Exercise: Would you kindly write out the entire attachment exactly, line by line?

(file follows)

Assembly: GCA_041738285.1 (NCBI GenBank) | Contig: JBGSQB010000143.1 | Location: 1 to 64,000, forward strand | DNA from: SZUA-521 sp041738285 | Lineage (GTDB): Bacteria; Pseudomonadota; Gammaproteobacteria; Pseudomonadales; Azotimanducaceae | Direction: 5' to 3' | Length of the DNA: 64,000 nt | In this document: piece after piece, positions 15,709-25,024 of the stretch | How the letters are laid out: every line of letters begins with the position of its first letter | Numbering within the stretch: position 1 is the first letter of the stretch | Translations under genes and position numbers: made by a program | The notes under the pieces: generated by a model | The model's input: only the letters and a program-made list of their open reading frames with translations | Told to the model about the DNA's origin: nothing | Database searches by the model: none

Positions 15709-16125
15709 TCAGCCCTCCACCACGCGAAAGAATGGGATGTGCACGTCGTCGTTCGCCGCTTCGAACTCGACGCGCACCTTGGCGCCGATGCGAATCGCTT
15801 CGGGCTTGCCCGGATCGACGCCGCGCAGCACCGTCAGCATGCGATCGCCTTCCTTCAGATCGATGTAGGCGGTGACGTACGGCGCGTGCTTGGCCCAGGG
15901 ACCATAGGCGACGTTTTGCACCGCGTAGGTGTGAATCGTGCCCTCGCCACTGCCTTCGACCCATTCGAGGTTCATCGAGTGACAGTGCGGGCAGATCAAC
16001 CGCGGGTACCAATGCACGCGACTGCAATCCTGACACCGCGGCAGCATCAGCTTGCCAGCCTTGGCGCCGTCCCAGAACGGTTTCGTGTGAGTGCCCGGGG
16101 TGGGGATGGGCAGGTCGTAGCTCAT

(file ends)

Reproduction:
Assembly: GCA_041738285.1 (NCBI GenBank) | Contig: JBGSQB010000143.1 | Location: 1 to 64,000, forward strand | DNA from: SZUA-521 sp041738285 | Lineage (GTDB): Bacteria; Pseudomonadota; Gammaproteobacteria; Pseudomonadales; Azotimanducaceae | Direction: 5' to 3' | Length of the DNA: 64,000 nt | In this document: piece after piece, positions 15,709-25,024 of the stretch | How the letters are laid out: every line of letters begins with the position of its first letter | Numbering within the stretch: position 1 is the first letter of the stretch | Translations under genes and position numbers: made by a program | The notes under the pieces: generated by a model | The model's input: only the letters and a program-made list of their open reading frames with translations | Told to the model about the DNA's origin: nothing | Database searches by the model: none

Positions 15709-16125
15709 TCAGCCCTCCACCACGCGAAAGAATGGGATGTGCACGTCGTCGTTCGCCGCTTCGAACTCGACGCGCACCTTGGCGCCGATGCGAATCGCTT
15801 CGGGCTTGCCCGGATCGACGCCGCGCAGCACCGTCAGCATGCGATCGCCTTCCTTCAGATCGATGTAGGCGGTGACGTACGGCGCGTGCTTGGCCCAGGG
15901 ACCATAGGCGACGTTTTGCACCGCGTAGGTGTGAATCGTGCCCTCGCCACTGCCTTCGACCCATTCGAGGTTCATCGAGTGACAGTGCGGGCAGATCAAC
16001 CGCGGGTACCAATGCACGCGACTGCAATCCTGACACCGCGGCAGCATCAGCTTGCCAGCCTTGGCGCCGTCCCAGAACGGTTTCGTGTGAGTGCCCGGGG
16101 TGGGGATGGGCAGGTCGTAGCTCAT